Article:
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Cyberculture

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Definitions Edit

Cyberculture is

a collection of cultures and cultural products that exist on and/or are made possible by the Internet along with the stories told about these cultures and cultural products.[1]

Manifestations of cyberculture Edit

Manifestations of cyberculture include various human interactions mediated by computer networks. They can be activities, pursuits, games, places and metaphors, and include a diverse base of applications. Some are supported by specialized software and others work on commonly accepted web protocols. Examples include but are not limited to:

Qualities of cyberculture Edit

First and foremost, cyberculture derives from traditional notions of culture, as the roots of the word imply. In non-cyberculture, it would be odd to speak of a single, monolithic culture. In cyberculture, by extension, searching for a single thing that is cyberculture would likely be problematic. The notion that there is a single, definable cyberculture is likely the complete dominance of early cyber territory by affluent North Americans. Writings by early proponents of cyberspace tends to reflect this assumption.

The ethnography of cyberspace is an important aspect of cyberculture that does not reflect a single unified culture. It "is not a monolithic or placeless 'cyberspace'; rather, it is numerous new technologies and capabilities, used by diverse people, in diverse real-world locations."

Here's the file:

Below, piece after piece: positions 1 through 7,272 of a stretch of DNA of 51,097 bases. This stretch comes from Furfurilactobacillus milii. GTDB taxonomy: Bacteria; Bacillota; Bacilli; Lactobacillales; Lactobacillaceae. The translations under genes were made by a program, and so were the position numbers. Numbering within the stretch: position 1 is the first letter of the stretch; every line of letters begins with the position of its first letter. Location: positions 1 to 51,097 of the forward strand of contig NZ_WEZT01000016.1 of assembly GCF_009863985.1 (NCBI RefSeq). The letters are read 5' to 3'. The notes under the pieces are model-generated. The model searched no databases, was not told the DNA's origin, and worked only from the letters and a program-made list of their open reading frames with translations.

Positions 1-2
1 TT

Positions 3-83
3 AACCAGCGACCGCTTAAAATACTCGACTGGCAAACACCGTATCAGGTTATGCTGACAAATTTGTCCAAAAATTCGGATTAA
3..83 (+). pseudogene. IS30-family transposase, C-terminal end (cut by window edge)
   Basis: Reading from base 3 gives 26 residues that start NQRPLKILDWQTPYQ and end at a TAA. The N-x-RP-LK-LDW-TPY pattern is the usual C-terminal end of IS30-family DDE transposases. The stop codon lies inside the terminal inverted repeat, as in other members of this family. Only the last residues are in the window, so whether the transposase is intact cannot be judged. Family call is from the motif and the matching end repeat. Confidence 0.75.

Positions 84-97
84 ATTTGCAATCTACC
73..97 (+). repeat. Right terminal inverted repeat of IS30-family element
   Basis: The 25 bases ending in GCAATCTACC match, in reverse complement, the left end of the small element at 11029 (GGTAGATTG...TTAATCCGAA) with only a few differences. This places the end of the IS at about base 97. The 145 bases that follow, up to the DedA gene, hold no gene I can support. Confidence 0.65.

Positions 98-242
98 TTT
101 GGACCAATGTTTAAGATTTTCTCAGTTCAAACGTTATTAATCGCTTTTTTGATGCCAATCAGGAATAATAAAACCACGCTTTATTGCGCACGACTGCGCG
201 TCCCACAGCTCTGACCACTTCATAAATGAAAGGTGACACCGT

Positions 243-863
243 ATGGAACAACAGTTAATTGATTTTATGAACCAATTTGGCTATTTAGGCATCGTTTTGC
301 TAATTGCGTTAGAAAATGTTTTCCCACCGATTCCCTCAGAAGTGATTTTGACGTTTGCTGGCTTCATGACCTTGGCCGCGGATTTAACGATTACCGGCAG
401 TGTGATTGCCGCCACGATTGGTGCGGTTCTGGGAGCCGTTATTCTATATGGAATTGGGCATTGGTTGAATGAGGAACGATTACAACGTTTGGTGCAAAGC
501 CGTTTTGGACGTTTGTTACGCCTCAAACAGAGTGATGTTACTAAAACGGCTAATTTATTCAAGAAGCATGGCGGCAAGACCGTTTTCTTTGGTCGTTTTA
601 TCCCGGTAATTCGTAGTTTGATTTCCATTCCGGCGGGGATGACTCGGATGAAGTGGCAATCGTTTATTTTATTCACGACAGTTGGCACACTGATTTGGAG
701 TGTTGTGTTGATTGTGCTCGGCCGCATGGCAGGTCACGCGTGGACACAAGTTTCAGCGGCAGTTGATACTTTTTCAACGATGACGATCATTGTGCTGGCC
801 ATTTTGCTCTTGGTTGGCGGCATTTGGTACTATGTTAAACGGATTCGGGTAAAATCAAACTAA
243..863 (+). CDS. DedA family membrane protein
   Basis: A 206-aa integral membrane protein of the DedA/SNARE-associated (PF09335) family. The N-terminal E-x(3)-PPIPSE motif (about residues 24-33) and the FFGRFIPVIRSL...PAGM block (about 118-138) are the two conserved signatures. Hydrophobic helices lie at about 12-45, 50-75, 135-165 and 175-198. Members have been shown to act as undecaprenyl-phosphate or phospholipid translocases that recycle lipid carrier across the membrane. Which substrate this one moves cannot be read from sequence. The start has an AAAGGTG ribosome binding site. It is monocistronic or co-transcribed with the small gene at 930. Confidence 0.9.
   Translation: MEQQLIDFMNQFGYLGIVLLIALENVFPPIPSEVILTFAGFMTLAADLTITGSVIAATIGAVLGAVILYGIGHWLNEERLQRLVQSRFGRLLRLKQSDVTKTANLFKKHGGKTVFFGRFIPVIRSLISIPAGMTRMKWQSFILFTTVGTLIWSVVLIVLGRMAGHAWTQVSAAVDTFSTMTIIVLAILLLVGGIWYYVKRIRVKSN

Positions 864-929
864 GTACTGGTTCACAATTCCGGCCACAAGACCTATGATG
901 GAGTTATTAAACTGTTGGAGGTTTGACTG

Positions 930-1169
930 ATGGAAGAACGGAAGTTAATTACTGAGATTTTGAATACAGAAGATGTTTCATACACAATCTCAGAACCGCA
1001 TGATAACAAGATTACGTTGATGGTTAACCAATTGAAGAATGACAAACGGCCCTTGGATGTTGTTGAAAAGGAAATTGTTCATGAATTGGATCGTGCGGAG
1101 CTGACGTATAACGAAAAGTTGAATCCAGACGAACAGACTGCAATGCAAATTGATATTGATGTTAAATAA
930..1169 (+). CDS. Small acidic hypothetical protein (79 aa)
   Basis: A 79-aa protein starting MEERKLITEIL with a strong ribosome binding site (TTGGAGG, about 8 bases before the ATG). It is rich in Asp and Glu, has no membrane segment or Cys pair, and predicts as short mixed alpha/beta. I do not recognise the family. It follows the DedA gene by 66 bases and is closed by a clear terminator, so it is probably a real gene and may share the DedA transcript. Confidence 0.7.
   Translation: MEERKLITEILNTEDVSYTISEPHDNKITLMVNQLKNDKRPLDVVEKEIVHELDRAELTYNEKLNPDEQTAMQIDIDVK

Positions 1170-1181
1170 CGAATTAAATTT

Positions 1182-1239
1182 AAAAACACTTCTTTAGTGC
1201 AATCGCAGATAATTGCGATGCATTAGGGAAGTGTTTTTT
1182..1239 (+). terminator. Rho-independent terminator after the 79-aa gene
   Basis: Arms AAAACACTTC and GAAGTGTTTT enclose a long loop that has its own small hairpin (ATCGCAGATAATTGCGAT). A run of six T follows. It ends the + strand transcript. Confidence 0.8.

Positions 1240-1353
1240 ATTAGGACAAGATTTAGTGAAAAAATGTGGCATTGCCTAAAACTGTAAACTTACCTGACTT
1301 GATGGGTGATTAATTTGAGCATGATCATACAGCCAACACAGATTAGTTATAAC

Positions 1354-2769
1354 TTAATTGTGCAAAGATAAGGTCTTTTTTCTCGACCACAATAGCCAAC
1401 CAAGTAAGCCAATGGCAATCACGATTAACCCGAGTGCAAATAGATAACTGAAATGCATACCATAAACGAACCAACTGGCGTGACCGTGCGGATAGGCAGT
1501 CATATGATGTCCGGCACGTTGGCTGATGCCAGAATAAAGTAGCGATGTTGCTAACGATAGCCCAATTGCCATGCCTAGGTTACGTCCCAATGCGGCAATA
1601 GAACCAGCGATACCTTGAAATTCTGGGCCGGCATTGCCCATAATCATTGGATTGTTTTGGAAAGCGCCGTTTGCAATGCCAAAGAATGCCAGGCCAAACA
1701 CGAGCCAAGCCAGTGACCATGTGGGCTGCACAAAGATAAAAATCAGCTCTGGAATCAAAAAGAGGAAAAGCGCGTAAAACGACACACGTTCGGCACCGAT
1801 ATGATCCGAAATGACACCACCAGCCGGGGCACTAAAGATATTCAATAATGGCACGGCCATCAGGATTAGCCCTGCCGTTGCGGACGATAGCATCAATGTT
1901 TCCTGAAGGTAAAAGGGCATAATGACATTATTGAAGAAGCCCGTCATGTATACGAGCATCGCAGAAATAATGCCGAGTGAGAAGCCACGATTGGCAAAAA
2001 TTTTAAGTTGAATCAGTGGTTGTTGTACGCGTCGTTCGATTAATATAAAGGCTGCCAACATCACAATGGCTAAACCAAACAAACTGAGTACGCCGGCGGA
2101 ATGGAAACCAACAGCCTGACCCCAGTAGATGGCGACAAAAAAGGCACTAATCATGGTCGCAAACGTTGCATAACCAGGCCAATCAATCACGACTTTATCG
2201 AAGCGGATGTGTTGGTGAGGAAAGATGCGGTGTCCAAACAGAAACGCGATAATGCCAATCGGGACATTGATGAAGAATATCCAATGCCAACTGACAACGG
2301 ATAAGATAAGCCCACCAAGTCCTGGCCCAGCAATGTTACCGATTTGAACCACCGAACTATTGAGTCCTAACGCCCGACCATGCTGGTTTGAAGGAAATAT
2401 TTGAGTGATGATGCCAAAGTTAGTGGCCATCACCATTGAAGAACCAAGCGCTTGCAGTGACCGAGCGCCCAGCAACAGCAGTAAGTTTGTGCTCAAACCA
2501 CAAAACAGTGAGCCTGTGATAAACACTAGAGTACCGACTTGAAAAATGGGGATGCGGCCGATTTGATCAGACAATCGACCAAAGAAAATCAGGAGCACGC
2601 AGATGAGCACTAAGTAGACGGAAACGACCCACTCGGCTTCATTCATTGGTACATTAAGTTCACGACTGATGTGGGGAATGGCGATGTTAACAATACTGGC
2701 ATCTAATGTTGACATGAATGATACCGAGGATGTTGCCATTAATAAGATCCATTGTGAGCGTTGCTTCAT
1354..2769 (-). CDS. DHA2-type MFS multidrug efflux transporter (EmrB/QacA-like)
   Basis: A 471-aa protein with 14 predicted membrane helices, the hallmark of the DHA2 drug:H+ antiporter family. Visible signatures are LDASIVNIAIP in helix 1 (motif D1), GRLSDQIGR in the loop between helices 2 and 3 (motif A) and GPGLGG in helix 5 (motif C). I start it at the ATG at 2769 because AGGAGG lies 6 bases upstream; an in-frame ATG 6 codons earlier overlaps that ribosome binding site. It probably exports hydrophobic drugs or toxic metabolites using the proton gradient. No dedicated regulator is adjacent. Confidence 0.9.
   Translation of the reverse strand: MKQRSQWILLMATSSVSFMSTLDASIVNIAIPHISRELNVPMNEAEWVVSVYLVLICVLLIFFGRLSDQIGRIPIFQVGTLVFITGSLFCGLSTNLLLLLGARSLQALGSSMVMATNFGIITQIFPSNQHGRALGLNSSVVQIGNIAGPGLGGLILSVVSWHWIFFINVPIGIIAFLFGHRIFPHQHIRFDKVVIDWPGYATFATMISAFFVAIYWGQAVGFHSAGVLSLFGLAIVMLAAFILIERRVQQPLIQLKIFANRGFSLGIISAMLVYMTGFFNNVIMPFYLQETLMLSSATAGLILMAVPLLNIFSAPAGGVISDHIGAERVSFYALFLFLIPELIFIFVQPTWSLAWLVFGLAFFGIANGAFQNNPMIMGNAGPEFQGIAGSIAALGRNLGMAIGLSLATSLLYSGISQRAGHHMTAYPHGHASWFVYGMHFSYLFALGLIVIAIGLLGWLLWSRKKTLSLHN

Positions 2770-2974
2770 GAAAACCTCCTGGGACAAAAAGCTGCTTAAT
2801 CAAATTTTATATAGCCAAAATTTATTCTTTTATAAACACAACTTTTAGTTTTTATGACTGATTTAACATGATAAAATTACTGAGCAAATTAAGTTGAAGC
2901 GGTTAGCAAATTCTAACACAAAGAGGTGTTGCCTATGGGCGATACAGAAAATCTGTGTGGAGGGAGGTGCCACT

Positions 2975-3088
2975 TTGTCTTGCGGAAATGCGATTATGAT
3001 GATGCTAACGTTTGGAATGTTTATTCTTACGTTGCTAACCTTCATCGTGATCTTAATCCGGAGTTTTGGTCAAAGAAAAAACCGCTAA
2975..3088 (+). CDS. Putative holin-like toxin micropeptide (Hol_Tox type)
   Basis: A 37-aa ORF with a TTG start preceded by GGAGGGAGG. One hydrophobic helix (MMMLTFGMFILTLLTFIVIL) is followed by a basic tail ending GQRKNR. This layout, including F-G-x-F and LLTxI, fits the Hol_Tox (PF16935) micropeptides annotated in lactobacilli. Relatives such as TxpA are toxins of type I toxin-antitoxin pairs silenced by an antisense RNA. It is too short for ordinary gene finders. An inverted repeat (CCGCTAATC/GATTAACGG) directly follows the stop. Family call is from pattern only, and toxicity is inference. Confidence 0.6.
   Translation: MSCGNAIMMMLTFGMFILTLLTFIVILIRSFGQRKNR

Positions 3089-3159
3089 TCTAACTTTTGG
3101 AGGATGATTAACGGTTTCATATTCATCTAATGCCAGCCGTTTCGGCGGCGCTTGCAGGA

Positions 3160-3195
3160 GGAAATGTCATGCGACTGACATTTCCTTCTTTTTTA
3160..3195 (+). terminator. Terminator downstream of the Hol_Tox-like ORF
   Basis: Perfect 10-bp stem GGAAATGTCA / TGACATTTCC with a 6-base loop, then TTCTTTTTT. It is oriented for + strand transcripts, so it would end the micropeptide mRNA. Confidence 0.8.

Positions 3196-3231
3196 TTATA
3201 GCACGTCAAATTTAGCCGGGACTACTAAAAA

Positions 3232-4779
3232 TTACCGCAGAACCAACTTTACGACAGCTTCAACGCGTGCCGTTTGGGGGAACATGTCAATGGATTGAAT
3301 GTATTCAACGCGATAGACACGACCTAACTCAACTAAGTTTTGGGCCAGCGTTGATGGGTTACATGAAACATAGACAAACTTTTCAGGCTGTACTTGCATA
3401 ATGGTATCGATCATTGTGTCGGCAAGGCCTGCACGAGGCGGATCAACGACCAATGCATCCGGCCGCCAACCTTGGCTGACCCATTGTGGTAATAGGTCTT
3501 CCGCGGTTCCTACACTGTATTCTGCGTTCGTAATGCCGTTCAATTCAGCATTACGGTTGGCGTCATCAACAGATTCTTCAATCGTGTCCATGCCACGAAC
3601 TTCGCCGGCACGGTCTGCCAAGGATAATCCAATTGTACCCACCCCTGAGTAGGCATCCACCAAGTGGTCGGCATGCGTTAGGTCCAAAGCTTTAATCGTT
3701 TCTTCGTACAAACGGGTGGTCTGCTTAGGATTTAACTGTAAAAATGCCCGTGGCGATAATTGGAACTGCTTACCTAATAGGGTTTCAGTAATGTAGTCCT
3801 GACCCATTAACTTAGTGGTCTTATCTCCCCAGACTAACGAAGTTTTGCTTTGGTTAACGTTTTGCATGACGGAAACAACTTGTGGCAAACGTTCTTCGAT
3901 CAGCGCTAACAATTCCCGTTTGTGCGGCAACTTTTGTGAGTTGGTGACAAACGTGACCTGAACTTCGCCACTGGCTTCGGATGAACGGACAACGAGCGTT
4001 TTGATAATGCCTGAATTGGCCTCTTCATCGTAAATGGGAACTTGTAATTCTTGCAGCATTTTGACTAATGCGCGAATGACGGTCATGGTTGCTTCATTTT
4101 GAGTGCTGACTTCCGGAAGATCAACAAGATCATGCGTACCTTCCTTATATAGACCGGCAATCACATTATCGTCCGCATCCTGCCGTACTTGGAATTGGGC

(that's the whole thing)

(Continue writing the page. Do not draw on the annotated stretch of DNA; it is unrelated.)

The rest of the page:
It is malleable, perishable, and can be shaped by the vagaries of external forces on its users. For example, the laws of physical world governments, social norms, the architecture of cyberspace, and market forces shape the way cybercultures form and evolve. As with physical world cultures cybercultures lend themselves to identification and study.

That said, there are several qualities that cybercultures share that make them warrant the prefix “cyber-“. Some of those qualities are that cyberculture:

  • Is a community mediated by ICTs.
  • Is culture “mediated by computer screens.”
  • Relies heavily on the notion of information exchange and knowledge exchange.
  • Depends on the ability to manipulate tools to a degree not present in other forms of culture (even artisan culture, e.g., a glass-blowing culture).
  • Allows vastly expanded weak ties and has been criticized for overly emphasizing the same.
  • Multiplies the number of eyeballs on a given problem, beyond that which would be possible using traditional means, given physical, geographic, and temporal constraints.
  • Is a “cognitive and social culture, not a geographic one.”
  • Is “the product of like-minded people finding a common ‘place’ to interact."
  • Is inherently more "fragile" than traditional forms of community and culture.

References Edit

  1. Larry Clavette, Social Media and the Air Force II (Nov. 2009).


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